The pathologic and clinical findings of 50 patients aged 65 or older (median, 71.5 years) with non-Hodgkin's lymphomas (NHL) are reported. These patients formed 27% of all cases of NHL seen in a single institution over a 7-year period. Forty patients presented with nodal and 10 with extranodal NHL. According to the Ann Arbor system, 20 were clinical and/or pathologic Stages I and II, and 30 were Stages III and IV; of the 10 patients presenting with extranodal NHL, 8 were Stages I and II. Histologically, 84% of the cases were of the intermediate and high-grade groups according to the Working Formulation; diffuse histiocytic was the most frequent histotype (34%) according to the Rappaport classification. The pattern was diffuse in 94% of the cases. Five patients received no treatment; treatments were conservative (monochemotherapy and/or local radiotherapy) in 19 patients and aggressive (polychemotherapy and/or extended-field radiotherapy) in 26. Four patients of the latter group died of toxicity; 22 patients died of lymphoma and 13 of other causes; the other 11 (22%) patients are still alive. The overall median survival was 2.2 years. A significantly better survival was observed in patients with Stages I and II (P <0.025) and in those with intermediate grade (P <0.05) when compared with patients having Stages III and IV and high-grade histology, respectively. Apparently, no significant difference both in response and survival was found between the groups of patients which arbitrarily underwent conservative or aggressive treatments on the basis of their general conditions. Randomized clinical trials should be designed in order to draw more significant conclusions on the correct management of elderly patients with NHL.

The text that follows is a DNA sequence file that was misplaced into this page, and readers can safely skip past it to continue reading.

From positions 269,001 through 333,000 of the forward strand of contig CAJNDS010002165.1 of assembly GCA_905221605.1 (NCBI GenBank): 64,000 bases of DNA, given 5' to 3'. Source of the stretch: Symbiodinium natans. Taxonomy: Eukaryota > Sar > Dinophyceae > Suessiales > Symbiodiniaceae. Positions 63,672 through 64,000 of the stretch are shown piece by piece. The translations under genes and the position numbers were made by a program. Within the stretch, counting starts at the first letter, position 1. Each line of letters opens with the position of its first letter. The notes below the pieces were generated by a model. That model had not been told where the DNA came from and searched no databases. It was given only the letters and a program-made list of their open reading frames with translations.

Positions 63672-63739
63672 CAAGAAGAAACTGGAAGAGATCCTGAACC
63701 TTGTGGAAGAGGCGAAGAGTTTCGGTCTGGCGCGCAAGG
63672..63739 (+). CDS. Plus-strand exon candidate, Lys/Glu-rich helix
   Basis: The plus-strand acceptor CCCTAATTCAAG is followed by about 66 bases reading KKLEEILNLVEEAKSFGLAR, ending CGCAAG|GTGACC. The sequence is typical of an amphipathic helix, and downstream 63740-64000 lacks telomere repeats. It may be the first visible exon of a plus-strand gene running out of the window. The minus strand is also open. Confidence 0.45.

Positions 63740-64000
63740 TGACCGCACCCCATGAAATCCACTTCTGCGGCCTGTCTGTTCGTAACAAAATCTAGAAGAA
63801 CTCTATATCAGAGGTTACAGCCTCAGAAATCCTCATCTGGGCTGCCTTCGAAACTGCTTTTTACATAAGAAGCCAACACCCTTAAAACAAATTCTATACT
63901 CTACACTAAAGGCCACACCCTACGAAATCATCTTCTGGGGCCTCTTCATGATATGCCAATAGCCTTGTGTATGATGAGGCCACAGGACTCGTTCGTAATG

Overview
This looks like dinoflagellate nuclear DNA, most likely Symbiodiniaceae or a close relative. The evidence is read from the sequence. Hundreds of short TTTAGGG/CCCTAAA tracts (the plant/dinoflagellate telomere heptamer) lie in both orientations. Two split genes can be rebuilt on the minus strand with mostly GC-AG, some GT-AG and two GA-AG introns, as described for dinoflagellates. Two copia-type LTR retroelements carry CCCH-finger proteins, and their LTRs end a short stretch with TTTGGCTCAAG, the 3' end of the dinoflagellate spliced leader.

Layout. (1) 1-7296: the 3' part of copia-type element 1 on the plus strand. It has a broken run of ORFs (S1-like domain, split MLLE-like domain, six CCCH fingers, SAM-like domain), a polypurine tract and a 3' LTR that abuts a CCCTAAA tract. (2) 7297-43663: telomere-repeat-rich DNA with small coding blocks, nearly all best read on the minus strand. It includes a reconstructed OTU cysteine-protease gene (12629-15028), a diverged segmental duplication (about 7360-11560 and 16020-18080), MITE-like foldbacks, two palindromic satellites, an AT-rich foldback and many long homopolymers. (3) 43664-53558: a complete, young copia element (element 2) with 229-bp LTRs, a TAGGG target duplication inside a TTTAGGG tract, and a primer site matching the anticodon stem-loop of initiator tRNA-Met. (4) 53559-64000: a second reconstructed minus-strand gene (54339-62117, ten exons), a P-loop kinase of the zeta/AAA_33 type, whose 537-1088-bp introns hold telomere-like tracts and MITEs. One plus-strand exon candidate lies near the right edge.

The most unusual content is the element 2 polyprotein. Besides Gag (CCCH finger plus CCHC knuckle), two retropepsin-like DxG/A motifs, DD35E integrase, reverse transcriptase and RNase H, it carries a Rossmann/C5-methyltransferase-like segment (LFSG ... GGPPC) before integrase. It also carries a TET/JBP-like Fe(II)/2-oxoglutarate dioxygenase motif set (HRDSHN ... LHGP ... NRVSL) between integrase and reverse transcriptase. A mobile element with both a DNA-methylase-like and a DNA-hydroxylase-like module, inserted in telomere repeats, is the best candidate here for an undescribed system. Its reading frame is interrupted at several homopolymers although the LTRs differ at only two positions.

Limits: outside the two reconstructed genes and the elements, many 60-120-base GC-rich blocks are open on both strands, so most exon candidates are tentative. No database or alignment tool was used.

|Number of pages||5|
|Publication status||Published - 1986|
ASJC Scopus subject areas
- Cancer Research